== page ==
van Overtveldt et al. classified 39 known carbohydrate epimerase specificities into 14 different families based on sequence alignments [2]. Five different epimerization mechanisms were described: I) deprotonation/reprotonation, II) transient keto intermediate, III) carbon-carbon bond cleavage, IV) nucleotide elimination, and V) mutarotation. Members of a family share mechanism and conserved catalytic residues. Only two of the 14 families are active on polysaccharides: CEP7 containing mannuronan C5-epimerases (alginate epimerases) and CEP8 containing heparosan-N-sulfate-glucuronate 5-epimerase (heparosan epimerase). Together with the unclassified dermatan sulfate C5-epimerase (chondroitin epimerase), these enzymes perform a similar 'polymer-level' C5-epimerization on polysaccharides consisting of hexuronic acids. Alginates and the glycosaminoglycans heparin/heparan and dermatan sulfate are block copolymers of the two monomers created by these epimerases. In alginates, the epimerization is from d-mannuronic acid to l-guluronic acid, while in the glycosaminoglycans it is from d-glucuronic acid to l-iduronic acid [3, 4, 5, 6].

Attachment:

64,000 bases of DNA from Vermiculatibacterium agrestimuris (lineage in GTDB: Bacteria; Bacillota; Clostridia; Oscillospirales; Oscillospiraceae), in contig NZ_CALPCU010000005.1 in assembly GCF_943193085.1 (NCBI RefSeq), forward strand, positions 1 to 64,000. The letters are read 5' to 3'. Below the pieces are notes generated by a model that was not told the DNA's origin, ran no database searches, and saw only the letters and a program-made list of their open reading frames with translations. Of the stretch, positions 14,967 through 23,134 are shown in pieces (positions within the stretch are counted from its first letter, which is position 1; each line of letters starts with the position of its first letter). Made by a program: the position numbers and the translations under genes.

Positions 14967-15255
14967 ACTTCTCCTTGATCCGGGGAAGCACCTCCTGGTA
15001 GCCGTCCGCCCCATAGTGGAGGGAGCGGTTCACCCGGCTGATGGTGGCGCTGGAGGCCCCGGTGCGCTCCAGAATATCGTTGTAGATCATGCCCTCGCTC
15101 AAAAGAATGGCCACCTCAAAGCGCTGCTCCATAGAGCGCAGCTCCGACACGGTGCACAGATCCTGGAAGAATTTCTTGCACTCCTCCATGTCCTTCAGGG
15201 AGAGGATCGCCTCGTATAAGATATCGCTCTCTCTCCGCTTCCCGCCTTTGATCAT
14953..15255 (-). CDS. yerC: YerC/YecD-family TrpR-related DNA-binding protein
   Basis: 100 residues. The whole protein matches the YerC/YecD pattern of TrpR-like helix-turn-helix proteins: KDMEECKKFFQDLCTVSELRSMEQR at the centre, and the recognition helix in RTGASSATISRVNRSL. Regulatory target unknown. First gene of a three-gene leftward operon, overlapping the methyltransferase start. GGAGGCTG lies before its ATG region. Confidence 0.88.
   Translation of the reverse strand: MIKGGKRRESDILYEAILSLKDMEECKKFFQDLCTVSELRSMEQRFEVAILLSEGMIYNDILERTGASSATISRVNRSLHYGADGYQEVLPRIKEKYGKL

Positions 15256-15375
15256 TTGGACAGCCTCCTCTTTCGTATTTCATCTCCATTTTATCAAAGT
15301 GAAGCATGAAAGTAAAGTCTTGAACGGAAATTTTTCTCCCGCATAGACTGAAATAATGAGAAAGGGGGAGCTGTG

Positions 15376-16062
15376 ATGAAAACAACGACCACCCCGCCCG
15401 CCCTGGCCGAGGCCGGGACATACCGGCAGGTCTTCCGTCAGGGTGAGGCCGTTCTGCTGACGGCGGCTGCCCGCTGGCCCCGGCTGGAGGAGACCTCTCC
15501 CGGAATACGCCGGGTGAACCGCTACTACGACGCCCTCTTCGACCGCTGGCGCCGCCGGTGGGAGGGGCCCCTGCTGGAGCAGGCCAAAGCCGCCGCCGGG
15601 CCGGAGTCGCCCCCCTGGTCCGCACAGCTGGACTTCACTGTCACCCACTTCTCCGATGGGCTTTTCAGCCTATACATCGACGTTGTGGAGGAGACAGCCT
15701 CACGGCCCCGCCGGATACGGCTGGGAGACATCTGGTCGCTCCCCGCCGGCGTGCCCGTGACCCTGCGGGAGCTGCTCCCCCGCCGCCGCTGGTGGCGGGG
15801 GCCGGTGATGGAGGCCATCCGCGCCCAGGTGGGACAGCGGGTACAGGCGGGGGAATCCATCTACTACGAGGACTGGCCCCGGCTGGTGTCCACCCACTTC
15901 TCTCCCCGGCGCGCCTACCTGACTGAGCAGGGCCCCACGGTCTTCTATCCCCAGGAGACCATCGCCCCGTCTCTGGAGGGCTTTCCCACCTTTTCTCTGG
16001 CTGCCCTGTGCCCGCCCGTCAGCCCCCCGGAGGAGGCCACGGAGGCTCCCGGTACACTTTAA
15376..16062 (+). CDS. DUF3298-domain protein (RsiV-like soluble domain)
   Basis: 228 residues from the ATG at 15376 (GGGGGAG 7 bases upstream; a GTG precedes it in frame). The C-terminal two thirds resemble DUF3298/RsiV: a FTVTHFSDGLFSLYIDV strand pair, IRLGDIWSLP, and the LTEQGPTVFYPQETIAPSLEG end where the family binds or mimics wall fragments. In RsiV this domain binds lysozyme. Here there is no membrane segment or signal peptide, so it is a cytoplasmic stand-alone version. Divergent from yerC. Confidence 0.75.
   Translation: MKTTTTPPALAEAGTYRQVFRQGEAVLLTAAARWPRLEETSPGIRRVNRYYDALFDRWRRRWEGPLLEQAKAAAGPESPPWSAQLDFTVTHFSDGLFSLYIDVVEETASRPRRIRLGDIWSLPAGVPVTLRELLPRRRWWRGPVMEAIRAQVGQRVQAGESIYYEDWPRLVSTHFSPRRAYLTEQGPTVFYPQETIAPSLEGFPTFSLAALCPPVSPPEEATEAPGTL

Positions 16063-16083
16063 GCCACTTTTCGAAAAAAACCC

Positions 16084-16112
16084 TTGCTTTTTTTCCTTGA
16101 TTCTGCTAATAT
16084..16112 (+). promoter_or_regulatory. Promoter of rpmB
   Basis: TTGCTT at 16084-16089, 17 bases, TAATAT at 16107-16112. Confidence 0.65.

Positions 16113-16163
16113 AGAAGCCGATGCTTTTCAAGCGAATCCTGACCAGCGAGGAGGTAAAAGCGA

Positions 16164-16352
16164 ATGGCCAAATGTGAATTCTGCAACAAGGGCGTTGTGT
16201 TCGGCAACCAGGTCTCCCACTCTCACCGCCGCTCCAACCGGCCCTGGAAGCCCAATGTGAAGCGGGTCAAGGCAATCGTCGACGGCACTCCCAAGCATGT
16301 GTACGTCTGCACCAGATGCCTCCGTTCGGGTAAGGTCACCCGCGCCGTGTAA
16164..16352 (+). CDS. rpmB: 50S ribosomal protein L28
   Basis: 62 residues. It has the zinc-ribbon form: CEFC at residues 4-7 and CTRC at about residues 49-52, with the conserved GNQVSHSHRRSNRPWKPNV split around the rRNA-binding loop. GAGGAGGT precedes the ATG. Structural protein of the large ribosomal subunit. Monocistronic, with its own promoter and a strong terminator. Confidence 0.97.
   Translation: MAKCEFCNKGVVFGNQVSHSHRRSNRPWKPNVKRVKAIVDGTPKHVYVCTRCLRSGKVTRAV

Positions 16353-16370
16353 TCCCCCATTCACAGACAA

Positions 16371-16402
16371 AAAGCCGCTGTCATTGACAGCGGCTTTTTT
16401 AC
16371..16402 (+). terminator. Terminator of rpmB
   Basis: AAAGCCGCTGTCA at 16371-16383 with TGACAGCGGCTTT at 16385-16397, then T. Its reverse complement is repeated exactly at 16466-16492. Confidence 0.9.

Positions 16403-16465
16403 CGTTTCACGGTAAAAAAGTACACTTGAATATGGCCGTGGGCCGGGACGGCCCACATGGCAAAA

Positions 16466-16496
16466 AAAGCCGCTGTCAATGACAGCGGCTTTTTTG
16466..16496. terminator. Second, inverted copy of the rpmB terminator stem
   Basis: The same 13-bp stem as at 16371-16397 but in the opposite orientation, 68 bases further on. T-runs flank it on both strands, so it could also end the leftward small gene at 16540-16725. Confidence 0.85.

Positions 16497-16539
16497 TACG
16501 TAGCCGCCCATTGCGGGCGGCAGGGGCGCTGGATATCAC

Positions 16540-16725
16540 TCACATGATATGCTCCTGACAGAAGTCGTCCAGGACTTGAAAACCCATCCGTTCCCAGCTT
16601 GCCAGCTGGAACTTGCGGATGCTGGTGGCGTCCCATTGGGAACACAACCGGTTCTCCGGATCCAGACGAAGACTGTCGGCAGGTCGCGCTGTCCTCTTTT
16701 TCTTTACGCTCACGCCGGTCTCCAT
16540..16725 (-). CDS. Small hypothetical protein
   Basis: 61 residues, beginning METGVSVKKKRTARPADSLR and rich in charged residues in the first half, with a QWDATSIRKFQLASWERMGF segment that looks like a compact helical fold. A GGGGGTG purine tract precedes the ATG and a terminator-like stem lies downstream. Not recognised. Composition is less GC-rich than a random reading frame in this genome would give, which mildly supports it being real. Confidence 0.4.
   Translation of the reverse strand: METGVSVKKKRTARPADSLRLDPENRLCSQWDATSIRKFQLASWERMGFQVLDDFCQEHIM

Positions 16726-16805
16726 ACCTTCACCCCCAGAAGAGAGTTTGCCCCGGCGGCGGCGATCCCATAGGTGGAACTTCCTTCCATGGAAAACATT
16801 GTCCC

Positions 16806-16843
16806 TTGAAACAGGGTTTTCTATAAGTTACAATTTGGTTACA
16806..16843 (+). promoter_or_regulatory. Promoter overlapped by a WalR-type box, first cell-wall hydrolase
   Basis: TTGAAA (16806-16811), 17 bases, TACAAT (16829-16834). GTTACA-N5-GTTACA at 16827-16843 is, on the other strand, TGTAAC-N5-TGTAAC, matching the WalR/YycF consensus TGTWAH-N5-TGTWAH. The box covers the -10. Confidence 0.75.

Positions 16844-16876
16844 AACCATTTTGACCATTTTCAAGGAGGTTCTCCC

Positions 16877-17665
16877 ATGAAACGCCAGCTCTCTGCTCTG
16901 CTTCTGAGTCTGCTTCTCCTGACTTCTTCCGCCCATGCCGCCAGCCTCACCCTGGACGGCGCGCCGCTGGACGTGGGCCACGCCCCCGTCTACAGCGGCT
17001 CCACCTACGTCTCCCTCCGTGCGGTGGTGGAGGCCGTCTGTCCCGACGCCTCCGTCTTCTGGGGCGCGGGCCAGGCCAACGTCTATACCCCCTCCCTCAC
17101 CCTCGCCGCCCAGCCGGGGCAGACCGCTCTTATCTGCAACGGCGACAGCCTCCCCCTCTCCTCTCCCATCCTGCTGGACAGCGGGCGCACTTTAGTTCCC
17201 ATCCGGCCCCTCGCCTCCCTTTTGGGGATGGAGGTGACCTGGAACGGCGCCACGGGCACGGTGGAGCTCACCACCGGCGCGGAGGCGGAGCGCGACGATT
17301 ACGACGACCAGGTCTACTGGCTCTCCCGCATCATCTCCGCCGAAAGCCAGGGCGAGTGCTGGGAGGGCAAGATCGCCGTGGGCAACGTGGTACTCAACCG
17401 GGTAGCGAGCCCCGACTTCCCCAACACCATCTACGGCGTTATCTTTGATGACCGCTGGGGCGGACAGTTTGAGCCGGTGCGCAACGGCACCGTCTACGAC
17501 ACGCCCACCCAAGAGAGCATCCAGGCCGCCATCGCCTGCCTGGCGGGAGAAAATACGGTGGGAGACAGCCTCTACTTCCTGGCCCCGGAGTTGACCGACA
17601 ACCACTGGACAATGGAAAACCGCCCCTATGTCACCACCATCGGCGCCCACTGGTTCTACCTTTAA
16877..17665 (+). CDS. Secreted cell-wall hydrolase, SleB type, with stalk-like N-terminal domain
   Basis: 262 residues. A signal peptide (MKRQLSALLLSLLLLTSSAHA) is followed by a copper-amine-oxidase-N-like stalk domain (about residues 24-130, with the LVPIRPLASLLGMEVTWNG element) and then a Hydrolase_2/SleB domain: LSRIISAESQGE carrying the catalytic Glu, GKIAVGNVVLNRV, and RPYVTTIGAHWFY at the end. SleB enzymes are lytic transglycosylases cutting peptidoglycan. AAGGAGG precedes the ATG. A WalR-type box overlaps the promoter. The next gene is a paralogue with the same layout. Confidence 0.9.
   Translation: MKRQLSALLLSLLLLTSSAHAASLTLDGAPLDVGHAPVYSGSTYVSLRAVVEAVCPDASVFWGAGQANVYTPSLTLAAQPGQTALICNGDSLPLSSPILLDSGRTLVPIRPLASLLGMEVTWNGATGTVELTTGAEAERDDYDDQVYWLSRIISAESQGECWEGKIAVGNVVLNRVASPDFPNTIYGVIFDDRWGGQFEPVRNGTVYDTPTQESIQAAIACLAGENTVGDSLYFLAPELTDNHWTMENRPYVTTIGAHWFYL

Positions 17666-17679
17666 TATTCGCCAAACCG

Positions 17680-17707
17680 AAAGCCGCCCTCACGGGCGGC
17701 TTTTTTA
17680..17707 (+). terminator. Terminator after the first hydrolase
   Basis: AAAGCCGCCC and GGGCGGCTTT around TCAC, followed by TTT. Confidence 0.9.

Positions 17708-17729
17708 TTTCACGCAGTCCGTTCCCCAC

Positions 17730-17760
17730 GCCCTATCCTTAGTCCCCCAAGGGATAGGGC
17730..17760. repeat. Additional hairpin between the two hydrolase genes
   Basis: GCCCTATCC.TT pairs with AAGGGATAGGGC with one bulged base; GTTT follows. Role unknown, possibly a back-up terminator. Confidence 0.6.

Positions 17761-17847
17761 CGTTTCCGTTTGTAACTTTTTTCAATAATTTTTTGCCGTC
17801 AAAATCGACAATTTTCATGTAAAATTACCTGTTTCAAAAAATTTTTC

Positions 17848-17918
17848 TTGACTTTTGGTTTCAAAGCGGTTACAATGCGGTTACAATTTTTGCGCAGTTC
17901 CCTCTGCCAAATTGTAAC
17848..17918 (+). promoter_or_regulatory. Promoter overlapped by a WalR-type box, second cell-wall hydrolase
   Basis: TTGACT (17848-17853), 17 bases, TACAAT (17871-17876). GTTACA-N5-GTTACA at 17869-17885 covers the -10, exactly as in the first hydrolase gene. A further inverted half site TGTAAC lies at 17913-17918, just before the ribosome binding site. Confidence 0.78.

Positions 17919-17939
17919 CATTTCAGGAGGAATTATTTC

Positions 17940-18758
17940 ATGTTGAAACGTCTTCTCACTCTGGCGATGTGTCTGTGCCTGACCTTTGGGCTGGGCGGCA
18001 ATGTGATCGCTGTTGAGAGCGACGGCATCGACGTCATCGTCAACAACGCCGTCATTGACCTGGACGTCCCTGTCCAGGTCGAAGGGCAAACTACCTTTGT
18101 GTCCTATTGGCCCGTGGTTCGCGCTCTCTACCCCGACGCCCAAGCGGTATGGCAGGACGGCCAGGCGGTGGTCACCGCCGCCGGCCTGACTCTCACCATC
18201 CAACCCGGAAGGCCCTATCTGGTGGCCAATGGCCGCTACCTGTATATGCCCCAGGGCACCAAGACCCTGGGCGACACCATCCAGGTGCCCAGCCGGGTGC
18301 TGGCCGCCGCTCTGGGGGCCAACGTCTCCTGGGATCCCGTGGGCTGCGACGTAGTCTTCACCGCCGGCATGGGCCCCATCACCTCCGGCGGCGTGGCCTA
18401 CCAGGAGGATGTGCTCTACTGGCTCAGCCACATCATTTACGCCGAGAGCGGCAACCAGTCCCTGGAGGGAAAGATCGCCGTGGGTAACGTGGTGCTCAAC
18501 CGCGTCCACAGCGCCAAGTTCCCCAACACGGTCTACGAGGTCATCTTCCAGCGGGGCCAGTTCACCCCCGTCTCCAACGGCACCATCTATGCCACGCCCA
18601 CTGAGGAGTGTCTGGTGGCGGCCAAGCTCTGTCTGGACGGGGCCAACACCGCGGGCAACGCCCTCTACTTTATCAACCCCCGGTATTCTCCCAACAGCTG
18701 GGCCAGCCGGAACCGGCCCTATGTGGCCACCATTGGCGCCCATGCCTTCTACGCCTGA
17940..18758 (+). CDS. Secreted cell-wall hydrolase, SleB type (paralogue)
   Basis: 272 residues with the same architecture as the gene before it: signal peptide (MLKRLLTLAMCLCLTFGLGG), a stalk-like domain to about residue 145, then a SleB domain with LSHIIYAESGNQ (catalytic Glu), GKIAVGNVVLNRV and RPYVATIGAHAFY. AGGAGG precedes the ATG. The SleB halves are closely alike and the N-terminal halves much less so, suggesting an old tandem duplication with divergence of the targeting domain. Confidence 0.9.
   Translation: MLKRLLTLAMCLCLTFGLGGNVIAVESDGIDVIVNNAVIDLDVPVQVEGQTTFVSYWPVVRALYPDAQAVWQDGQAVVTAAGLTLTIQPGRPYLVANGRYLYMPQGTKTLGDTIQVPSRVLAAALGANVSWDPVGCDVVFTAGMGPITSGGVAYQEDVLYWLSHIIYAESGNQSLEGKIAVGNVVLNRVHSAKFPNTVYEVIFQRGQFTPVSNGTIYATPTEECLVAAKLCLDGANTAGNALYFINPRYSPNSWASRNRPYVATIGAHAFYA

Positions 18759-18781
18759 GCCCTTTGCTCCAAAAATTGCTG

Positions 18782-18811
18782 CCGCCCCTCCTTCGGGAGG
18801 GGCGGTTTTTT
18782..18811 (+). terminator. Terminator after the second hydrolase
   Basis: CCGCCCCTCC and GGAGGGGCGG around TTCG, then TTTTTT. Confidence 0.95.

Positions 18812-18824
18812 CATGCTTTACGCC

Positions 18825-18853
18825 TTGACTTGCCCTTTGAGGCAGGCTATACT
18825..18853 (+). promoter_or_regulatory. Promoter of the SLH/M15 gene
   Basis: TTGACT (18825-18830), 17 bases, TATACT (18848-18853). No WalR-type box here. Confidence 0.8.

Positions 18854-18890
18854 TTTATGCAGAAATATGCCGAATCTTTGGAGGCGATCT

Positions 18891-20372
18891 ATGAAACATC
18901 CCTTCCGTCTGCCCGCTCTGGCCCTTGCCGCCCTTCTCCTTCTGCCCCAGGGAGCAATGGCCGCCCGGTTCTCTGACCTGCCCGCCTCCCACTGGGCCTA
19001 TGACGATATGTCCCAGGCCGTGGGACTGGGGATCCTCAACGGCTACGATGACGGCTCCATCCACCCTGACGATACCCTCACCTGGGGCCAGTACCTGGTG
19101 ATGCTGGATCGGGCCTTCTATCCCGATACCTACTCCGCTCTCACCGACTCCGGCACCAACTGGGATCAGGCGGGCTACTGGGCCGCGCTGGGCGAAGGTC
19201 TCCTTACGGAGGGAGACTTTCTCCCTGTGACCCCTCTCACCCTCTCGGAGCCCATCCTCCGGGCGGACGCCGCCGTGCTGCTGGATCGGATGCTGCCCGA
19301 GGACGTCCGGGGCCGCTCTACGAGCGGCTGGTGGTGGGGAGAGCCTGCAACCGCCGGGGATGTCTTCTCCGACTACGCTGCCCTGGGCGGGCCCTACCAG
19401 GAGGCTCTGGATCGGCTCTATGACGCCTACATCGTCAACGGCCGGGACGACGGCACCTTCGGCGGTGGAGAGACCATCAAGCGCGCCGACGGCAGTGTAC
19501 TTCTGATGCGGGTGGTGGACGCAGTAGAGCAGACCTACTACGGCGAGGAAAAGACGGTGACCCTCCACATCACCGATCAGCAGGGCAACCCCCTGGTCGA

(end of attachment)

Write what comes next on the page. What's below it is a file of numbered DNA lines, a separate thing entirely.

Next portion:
Alginate and glucosaminoglycan epimerases utilize a deprotonation/reprotonation mechanism where neutralization of the sugar carboxyl group is followed by proton abstraction from one side of the sugar ring, creating a resonance stabilized enol or enolate intermediate. The pKa value of the hydrogen is lowered due to this resonance stabilization [1, 6]. For the mannuronan C5-epimerase, the intermediate is thought to be an enolate anion, while for the heparin epimerase it could be a neutral enol [7]. For dermatan epimerases, it is proposed that deprotonation at C5 leads to elimination of the sugar attached at C4, with cleavage of the bond to the glycosidic oxygen, affording a 4,5-unsaturated intermediate that undergoes an addition reaction to reform the glycoside but with the proton added from the opposite side to give the epimer [8]; this elimination/addition mechanism has also been proposed as an alternative for alginate epimerases [9]. The mechanism is probably similar to that of Polysaccharide Lyases, which undergo a β-elimination to afford a 4,5-unsaturated hexenuronic acid product [10].